This is how democracy works in this country.
The Vermillion Parish school board met to determine whether to give the school superintendant a raise. Ms. Deyshia Hargrave had the nerve to question the school board as to why they were giving the superintendant a raise when teachers hadn't had a raise in years.
In the meantime class sizes have increased along with the duties of the teachers.
Instead of answering Ms. Hargrave's questions, the presiding officer of the school board decided to have her removed from the meeting. The officer, who showed himself to be nothing more than a lackey for the administration, roughed up Ms. Hargrave before arresting her on charges of remaining when forbidden and resisting arrest.
School board meetings are supposed to be open to the public. Members of the public in attendance have the right to ask questions and make comments during portions of meeting. Now I understand that many school board members would prefer to make their decisions in private where they are away from the glare of the light and can avoid taking responsibility. But that isn't how it's supposed to work.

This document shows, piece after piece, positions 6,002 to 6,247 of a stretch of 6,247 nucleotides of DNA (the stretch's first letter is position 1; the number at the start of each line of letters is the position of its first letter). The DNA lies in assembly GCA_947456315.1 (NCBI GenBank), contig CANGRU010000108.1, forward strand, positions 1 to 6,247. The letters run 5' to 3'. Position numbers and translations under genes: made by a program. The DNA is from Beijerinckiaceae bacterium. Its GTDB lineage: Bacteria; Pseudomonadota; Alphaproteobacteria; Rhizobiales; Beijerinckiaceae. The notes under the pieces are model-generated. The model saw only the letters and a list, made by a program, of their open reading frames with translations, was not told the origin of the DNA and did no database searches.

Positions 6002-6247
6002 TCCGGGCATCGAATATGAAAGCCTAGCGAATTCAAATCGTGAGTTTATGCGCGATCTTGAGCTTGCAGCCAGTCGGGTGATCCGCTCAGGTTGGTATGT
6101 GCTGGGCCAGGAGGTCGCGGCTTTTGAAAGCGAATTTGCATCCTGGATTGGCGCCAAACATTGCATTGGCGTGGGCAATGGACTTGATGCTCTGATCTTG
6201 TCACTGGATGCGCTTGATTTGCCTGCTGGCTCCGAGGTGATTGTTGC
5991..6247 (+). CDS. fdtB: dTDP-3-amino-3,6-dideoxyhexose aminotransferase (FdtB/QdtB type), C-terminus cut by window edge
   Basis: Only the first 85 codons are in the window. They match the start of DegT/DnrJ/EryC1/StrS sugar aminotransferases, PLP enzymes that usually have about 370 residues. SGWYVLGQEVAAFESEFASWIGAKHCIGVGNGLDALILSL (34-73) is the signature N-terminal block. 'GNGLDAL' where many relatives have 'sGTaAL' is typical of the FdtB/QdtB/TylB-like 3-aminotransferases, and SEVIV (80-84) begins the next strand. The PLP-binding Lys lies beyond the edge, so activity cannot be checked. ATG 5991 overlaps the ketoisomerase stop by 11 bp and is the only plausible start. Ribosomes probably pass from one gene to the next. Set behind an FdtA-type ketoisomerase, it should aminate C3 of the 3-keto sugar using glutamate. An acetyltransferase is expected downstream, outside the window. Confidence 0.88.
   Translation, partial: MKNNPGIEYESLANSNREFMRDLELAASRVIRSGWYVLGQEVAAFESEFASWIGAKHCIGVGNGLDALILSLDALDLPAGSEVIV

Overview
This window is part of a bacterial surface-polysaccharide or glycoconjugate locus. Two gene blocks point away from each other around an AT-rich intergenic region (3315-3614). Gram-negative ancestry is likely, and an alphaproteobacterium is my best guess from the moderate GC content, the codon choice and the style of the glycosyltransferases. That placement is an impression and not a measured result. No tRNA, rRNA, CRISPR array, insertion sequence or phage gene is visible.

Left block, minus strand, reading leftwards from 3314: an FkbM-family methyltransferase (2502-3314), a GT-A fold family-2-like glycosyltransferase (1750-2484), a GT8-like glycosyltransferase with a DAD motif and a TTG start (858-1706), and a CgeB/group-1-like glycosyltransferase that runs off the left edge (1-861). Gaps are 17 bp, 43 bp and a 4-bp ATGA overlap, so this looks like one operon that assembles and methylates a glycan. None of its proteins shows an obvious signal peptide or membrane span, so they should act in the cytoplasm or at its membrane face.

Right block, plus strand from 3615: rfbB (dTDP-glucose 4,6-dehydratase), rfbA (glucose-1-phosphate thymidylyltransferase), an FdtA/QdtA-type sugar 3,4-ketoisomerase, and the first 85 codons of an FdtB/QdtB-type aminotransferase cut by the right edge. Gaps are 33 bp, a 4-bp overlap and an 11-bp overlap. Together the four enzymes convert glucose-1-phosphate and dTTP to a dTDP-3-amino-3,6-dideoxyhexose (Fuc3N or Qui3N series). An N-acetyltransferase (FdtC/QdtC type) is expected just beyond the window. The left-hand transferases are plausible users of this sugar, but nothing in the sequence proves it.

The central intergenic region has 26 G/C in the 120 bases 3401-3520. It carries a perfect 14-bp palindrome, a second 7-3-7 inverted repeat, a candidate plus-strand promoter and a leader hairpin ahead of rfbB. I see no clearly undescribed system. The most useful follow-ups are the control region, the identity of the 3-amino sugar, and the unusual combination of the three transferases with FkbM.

The school board in Vermillion Parish - just like many school boards across this country - showed where their priorities were. It's a whole lot easier to raise the superintendant's salary that it is to explain to the public that taxes need to be raised to pay for school improvements and teacher salary increases.
But what happened in Vermillion Parish was uncalled for. Yes, board members who favored the pay increase - and the superintendant himself - certainly didn't want to be questioned about it. They expected everyone in attendance to just go along with the proposal. But when your response to being questioned by not just a member of the public, but your own employee, is to have her dragged out of a meeting and arrested, you have shown yourselves to be incapable of leadership.
This video should be broadcast as part of a civics lesson on how not to govern.
H/T David Begnaud
See also "Louisiana teacher handcuffed forcibly after asking questions at board meeting," The Guardian (1/9/2018)